Hyundai Tiburon Lawsuit Results in $240M Award Over Steering Problems

A Montana jury has awarded $248 million to the family of two teens who died in an auto accident that was allegedly caused by steering problems in a Hyundai Tiburon.

The verdict included $8.6 million in compensatory damages for the families of Trevor Olson and his cousin Tanner Olson, with an additional $240 million in punitive damages awarded against Hyundai Motor Corp., which are designed to punish the auto maker for gross negligence.

According to allegations raised at trial, the teens died in a 2001 crash that occurred after Trevor Olson lost control of a 2005 Hyundai Tiburon. The family claimed that the vehicle’s steering knuckle was defective and broke, causing the driver to lose control and swerve into oncoming traffic. As a result of the accident, 21 year-old Stephanie Nicole Parker-Shepherd was also killed in the other vehicle, and her husband and two children suffered severe injuries.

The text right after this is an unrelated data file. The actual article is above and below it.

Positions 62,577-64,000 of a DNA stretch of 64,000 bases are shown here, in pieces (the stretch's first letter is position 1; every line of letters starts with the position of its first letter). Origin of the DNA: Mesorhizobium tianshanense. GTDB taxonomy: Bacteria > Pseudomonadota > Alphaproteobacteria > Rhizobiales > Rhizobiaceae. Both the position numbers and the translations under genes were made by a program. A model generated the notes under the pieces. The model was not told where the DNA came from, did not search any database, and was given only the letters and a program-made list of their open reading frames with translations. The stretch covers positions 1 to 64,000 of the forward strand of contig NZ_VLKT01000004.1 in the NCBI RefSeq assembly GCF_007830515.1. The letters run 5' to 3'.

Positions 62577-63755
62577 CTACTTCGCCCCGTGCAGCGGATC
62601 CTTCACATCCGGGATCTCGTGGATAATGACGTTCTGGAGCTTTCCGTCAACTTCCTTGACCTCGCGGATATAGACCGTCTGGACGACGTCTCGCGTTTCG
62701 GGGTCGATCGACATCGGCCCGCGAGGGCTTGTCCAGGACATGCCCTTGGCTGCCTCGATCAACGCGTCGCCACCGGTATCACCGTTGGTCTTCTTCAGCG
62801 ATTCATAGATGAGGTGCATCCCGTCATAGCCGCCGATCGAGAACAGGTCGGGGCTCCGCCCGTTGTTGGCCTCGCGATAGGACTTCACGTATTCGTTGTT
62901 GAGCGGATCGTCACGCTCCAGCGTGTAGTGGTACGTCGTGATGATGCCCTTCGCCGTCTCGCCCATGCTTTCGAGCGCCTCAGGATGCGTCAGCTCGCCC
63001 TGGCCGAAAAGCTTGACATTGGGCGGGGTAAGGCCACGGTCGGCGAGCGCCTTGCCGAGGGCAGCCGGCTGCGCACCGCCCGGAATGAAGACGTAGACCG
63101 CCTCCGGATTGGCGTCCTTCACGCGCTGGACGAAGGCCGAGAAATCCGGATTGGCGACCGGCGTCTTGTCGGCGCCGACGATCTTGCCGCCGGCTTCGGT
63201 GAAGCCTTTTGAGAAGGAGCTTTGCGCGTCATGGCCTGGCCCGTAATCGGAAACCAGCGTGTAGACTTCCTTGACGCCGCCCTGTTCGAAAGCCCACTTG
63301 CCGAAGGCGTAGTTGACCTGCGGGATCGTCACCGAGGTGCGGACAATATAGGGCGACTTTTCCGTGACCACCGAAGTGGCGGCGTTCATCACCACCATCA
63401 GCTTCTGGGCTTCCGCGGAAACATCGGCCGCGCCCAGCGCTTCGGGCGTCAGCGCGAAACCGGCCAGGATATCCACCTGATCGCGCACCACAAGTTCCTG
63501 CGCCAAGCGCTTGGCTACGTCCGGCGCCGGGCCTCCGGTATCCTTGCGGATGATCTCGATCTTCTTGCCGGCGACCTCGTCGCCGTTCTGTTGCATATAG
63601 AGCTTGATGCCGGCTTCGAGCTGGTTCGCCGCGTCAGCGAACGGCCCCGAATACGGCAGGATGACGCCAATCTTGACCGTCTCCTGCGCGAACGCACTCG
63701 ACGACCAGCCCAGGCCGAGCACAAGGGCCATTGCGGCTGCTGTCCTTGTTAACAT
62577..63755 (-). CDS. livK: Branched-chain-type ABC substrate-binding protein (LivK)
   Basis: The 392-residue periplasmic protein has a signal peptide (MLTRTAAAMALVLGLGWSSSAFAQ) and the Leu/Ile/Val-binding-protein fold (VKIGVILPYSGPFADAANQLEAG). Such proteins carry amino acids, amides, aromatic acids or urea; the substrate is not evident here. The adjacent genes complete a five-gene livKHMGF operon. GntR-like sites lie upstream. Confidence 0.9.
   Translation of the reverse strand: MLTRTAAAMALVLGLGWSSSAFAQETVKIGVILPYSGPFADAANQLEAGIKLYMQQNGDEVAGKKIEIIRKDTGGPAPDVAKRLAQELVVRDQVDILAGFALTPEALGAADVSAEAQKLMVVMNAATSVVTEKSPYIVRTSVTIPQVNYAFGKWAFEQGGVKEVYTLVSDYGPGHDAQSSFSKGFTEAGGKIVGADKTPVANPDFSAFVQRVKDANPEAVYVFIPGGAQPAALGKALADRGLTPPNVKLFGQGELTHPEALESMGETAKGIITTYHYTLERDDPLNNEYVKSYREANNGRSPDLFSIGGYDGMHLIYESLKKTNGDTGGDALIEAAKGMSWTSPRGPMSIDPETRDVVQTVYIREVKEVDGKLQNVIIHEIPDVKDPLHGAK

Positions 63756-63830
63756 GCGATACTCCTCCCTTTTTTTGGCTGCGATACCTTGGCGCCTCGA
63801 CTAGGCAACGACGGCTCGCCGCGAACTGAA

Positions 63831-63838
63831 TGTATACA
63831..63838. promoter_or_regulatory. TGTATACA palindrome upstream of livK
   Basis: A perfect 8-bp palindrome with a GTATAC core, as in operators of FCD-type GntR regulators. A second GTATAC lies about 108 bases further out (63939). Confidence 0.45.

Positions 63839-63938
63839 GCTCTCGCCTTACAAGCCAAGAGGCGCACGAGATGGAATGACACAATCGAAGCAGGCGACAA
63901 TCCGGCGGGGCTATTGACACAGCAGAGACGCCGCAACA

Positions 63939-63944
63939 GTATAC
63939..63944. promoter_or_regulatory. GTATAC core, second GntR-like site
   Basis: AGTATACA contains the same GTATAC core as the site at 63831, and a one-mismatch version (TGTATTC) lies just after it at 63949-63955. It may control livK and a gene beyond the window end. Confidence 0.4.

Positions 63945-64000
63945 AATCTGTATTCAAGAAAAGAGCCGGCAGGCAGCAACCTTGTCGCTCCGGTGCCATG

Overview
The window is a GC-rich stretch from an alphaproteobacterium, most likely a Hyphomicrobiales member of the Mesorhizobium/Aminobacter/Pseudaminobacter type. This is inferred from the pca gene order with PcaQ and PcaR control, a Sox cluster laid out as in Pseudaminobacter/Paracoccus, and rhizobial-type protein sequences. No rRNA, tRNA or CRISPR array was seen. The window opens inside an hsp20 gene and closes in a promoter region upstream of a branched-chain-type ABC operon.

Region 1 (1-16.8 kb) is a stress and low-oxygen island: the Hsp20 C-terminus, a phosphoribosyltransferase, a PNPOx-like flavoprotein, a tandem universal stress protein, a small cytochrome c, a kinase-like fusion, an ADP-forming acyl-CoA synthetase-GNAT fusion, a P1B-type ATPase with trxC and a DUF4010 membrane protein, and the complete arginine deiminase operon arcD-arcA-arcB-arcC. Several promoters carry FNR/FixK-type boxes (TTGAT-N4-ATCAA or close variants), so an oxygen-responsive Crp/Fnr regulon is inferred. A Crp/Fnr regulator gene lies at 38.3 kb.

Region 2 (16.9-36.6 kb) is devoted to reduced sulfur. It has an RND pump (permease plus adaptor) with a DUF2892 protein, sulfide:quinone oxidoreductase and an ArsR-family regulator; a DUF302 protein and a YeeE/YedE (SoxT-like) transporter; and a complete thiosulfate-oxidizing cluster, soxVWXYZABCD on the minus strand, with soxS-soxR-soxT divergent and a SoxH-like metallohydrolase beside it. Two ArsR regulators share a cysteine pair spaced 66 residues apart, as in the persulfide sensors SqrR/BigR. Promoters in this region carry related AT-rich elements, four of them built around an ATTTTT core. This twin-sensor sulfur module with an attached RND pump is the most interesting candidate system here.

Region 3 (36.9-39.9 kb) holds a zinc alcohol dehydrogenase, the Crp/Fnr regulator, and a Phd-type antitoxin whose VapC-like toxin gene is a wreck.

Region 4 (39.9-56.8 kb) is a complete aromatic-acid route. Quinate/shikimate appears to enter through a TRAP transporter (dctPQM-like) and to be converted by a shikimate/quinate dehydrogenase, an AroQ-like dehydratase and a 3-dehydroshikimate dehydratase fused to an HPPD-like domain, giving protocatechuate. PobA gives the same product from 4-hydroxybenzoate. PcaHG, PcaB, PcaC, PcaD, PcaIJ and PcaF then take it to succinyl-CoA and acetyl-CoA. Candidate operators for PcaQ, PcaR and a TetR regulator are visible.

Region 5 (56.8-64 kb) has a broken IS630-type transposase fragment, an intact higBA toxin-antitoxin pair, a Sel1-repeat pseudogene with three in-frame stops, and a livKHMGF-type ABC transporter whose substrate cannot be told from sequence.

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Hyundai officials have indicated that they plan to appeal the verdict, indicating to Bloomberg News that the accident was caused by fireworks going off in the car just before the crash. However, neither the Montana Highway Patrol nor the Montana State Crime Lab found evidence supporting Hyundai’s claim.

In 2005, about 111 Hyundai Tiburons were recalled due to steering problems, though it is unclear whether the car involved in the accident was among those impacted by the recall.

Following about 12 hours of deliberation, a jury in the Monathan Twentieth Judicial District Court returned a verdict in favor of the plaintiffs on May 13, finding that the auto maker acted with “actual malice.”

Montana does have a cap on damage awards, which may result in the jury’s decision being overridden by a $10 million limit set by the state’s legislature. However, that cap is currently being challenged following a recent ruling by a district court judge, which found that the cap was too low to deter wrongdoing by wealthy defendants.

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